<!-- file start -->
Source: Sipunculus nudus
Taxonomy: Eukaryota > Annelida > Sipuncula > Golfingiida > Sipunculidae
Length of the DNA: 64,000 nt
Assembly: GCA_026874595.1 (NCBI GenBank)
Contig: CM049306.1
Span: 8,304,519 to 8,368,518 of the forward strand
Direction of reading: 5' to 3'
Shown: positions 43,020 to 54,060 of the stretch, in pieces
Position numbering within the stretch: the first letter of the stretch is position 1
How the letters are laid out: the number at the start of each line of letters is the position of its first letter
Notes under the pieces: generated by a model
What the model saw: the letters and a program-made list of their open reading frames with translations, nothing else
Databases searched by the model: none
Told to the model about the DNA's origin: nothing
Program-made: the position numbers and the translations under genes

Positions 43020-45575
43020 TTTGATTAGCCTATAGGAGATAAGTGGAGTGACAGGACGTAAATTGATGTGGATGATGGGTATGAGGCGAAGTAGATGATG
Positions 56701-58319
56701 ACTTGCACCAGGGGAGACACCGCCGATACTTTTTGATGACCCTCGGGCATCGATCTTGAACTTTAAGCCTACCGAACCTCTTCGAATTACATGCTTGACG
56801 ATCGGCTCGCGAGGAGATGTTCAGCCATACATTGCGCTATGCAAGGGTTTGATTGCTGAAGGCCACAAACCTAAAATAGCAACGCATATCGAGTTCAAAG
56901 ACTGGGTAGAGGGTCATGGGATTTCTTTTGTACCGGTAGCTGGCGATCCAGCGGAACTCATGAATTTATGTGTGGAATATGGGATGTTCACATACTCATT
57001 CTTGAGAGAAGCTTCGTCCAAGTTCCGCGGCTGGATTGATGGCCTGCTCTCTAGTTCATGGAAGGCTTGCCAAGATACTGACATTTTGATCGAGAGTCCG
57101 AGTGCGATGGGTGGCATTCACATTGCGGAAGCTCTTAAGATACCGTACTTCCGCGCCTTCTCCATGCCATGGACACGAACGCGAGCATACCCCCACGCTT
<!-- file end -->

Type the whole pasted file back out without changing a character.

Source: Sipunculus nudus
Taxonomy: Eukaryota > Annelida > Sipuncula > Golfingiida > Sipunculidae
Length of the DNA: 64,000 nt
Assembly: GCA_026874595.1 (NCBI GenBank)
Contig: CM049306.1
Span: 8,304,519 to 8,368,518 of the forward strand
Direction of reading: 5' to 3'
Shown: positions 43,020 to 54,060 of the stretch, in pieces
Position numbering within the stretch: the first letter of the stretch is position 1
How the letters are laid out: the number at the start of each line of letters is the position of its first letter
Notes under the pieces: generated by a model
What the model saw: the letters and a program-made list of their open reading frames with translations, nothing else
Databases searched by the model: none
Told to the model about the DNA's origin: nothing
Program-made: the position numbers and the translations under genes

Positions 43020-45575
43020 TTTGATTAGCCTATAGGAGATAAGTGGAGTGACAGGACGTAAATTGATGTGGATGATGGGTATGAGGCGAAGTAGATGATG
Positions 56701-58319
56701 ACTTGCACCAGGGGAGACACCGCCGATACTTTTTGATGACCCTCGGGCATCGATCTTGAACTTTAAGCCTACCGAACCTCTTCGAATTACATGCTTGACG
56801 ATCGGCTCGCGAGGAGATGTTCAGCCATACATTGCGCTATGCAAGGGTTTGATTGCTGAAGGCCACAAACCTAAAATAGCAACGCATATCGAGTTCAAAG
56901 ACTGGGTAGAGGGTCATGGGATTTCTTTTGTACCGGTAGCTGGCGATCCAGCGGAACTCATGAATTTATGTGTGGAATATGGGATGTTCACATACTCATT
57001 CTTGAGAGAAGCTTCGTCCAAGTTCCGCGGCTGGATTGATGGCCTGCTCTCTAGTTCATGGAAGGCTTGCCAAGATACTGACATTTTGATCGAGAGTCCG
57101 AGTGCGATGGGTGGCATTCACATTGCGGAAGCTCTTAAGATACCGTACTTCCGCGCCTTCTCCATGCCATGGACACGAACGCGAGCATACCCCCACGCTT